Microsoft Can Reverse Its Misfortunes: 10 Ways to Do It

 
 
By Don Reisinger  |  Posted 2011-01-05 Email Print this article Print
 
 
 
 
 
 
 

News Analysis: Microsoft can reverse its recent string of misfortune and become a far more competitive company in today's tech industry.

Microsoft finds itself in an interesting position. On one hand, the software giant is still a dominant force in the technology industry, generating billions of dollars every quarter, thanks to its many product efforts around the world. On the other hand, it has witnessed its importance in the space decline over the past few years as Google, Apple and other competitors have made it look outdated and confused. 

Currently, Microsoft is far behind online. The company's browser, Internet Explorer, is losing market share to Firefox and Google Chrome. Its mobile platform, Windows Phone 7, is having a hard time gaining market traction in the face of immense competitive pressure from Android and iOS. Simply put, things aren't necessarily looking up for Redmond. 

But that doesn't mean that Microsoft can't change its luck. The company is undoubtedly facing adversity that it won't easily overcome. But it's also Microsoft, and it has the ability to stage a comeback, just as Apple did years ago, that could see it return to its former position as the leader in the technology industry. 

Read on to find out how:

1. It has the cash to do it 

Let's face it: the technology industry is governed by cash. The more money a company has to invest in a technology, the more likely it will find a way to make it work more effectively than the competition's offering. Luckily for Microsoft, it has all the cash it needs to succeed. If it wants to see a return to its former glory, the company must find a way to put that cash to good use.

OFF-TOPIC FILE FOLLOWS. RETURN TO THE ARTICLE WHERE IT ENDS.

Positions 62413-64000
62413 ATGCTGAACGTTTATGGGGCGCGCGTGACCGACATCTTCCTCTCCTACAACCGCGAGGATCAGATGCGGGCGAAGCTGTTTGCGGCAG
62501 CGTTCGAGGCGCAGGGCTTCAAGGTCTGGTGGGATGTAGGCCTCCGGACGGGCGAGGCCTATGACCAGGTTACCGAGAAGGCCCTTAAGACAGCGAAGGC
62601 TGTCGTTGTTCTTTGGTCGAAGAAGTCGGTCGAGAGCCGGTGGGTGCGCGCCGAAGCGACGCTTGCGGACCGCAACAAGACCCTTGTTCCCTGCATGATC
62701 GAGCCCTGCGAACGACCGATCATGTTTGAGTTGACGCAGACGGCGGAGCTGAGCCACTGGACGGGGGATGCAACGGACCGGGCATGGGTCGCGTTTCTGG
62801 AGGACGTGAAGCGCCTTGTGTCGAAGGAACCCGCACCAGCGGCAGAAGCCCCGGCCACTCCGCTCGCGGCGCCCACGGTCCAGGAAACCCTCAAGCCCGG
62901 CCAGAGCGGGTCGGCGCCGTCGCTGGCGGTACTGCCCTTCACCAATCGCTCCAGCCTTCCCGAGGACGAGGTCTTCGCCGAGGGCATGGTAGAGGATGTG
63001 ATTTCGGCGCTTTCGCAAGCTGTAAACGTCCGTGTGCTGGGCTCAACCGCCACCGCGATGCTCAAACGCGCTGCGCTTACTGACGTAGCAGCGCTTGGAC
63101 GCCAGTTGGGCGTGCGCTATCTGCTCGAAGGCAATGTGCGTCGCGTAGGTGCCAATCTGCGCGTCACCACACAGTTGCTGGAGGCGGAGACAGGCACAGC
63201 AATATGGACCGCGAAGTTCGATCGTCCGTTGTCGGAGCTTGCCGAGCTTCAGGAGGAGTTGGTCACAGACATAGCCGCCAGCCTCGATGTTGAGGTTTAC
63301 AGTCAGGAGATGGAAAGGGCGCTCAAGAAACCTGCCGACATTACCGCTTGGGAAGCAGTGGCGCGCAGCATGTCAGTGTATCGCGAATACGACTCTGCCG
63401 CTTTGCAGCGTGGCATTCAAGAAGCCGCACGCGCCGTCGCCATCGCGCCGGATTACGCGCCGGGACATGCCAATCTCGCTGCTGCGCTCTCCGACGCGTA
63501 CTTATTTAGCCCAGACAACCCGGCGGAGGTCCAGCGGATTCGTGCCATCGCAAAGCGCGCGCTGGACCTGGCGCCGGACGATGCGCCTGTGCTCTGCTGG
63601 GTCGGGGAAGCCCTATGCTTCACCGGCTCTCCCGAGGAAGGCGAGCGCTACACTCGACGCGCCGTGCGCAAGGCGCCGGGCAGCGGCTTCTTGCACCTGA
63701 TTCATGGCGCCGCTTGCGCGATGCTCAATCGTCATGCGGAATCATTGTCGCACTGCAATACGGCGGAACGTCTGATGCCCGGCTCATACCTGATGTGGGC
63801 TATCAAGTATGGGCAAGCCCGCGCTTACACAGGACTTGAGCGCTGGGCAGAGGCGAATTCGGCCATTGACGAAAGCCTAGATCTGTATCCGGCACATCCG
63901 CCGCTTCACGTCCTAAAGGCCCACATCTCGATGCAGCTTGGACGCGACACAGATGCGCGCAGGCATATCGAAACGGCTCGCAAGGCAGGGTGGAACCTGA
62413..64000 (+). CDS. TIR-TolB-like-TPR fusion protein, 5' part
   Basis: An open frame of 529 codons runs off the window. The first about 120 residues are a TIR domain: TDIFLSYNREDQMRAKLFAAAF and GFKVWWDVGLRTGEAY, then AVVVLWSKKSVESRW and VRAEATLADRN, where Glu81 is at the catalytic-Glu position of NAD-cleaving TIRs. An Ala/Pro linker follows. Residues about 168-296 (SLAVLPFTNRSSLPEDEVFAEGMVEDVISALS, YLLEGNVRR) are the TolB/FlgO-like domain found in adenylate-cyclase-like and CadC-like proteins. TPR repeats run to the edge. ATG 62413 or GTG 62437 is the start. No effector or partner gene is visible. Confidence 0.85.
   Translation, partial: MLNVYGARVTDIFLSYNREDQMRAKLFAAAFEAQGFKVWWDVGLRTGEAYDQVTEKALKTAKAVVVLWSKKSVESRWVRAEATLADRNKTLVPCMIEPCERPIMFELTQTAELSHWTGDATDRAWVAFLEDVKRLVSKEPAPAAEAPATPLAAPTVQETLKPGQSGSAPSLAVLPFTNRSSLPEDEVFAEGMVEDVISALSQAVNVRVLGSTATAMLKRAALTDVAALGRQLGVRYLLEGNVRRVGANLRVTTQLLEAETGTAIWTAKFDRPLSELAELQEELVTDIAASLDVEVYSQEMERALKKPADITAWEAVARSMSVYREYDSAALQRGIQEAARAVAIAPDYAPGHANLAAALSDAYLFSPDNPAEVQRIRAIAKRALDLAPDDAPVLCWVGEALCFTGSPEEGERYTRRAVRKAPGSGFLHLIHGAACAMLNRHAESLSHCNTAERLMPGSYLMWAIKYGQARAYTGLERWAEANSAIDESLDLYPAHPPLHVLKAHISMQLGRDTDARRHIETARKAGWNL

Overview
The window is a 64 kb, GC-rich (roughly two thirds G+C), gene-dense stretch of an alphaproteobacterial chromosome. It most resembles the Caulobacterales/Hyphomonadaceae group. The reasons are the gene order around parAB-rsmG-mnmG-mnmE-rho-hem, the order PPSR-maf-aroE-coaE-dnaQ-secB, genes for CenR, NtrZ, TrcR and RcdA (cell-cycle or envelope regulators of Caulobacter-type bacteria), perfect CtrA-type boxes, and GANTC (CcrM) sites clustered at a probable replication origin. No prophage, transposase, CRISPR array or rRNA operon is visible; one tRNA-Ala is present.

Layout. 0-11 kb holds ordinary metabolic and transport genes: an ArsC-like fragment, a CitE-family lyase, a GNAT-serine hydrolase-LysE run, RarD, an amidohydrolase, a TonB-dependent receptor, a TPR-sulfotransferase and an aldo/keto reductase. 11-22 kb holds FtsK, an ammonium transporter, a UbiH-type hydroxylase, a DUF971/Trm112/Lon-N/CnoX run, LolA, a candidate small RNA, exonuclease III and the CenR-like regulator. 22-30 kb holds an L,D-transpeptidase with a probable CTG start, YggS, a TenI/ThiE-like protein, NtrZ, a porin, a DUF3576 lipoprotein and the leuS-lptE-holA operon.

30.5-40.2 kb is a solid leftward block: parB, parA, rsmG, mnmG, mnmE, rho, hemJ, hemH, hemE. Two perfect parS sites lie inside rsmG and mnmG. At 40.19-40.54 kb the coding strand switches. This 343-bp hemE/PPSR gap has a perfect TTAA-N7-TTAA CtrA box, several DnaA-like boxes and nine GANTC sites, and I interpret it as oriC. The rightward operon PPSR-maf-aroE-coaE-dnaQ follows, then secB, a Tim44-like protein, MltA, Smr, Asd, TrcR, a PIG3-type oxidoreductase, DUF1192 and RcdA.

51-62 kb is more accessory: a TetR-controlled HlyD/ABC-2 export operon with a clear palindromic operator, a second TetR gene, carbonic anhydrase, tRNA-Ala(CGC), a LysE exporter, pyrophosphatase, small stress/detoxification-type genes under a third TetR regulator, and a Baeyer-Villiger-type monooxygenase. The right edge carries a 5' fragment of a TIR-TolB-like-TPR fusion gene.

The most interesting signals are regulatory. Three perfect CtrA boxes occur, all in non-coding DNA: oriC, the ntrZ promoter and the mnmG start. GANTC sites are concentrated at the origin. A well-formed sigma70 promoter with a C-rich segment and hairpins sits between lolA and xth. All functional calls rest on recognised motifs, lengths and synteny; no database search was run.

2. Steve Ballmer isn't hopeless 

Steve Ballmer might not be the best CEO in the technology space, but he does understand what it takes to be successful in the software market. At least right now, software is still integral to Microsoft's operation. Realizing that, and considering Ballmer has shown some indication over the past year that he's willing to look beyond just desktop software by doubling down on consumer products and cloud integration with products such as Office 365, Microsoft's CEO just might have what it takes to lead the company back to the top. 

3. Windows is still tops 

If Microsoft is defined by anything, it's Windows. The company's operating system is running on computers across the world, and it enjoys a dominant place in that market. Going forward, Microsoft can rely upon Windows to help reverse its declining position. In fact, Microsoft announced last year that it sold 240 million Windows 7 licenses, making it the fastest-selling version of Windows ever. That doesn't sound like a company that's ready to wave the white flag. And it has Windows to thank for it. 

4. Internet Explorer is hanging on 

Internet Explorer is having some trouble competing in the browser space against Mozilla's Firefox and Google's Chrome. In fact, a recent study by StatCounter claims Internet Explorer was overtaken by Firefox in Europe in overall market share. But perhaps it's not time to count out Internet Explorer just yet. The browser is still used quite heavily in the enterprise and across the United States. Microsoft can build upon that and with some tweaks in speed and security, it might be able to regain lost share. Internet Explorer 9 might be the browser version Microsoft needs to regain lost market share.



 
 
 
 
Don Reisinger is a freelance technology columnist. He started writing about technology for Ziff-Davis' Gearlog.com. Since then, he has written extremely popular columns for CNET.com, Computerworld, InformationWeek, and others. He has appeared numerous times on national television to share his expertise with viewers. You can follow his every move at http://twitter.com/donreisinger.
 
 
 
 
 
 
 

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